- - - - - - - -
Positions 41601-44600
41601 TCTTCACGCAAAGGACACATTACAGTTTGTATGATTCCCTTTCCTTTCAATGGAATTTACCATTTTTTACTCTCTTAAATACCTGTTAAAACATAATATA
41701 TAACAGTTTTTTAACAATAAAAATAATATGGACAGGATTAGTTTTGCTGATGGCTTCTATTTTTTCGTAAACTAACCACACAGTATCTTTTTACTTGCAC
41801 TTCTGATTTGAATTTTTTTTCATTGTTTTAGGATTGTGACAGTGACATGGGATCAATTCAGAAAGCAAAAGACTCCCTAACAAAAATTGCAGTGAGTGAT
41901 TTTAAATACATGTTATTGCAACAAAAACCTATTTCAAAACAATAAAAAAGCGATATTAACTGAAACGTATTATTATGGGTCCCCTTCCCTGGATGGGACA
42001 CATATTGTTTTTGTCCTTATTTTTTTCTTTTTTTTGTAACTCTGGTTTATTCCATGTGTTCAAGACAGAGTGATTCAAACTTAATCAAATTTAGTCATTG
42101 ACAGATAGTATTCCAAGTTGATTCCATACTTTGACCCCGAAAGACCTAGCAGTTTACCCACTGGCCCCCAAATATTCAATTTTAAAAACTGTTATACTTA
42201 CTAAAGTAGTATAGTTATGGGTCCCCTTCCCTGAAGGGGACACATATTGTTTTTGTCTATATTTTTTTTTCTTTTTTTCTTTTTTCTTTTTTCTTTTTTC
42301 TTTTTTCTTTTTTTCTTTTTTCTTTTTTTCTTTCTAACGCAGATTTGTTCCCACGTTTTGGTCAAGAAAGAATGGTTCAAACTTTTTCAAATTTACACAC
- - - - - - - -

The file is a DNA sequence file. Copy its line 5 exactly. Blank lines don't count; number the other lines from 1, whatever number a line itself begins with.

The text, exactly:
41901 TTTAAATACATGTTATTGCAACAAAAACCTATTTCAAAACAATAAAAAAGCGATATTAACTGAAACGTATTATTATGGGTCCCCTTCCCTGGATGGGACA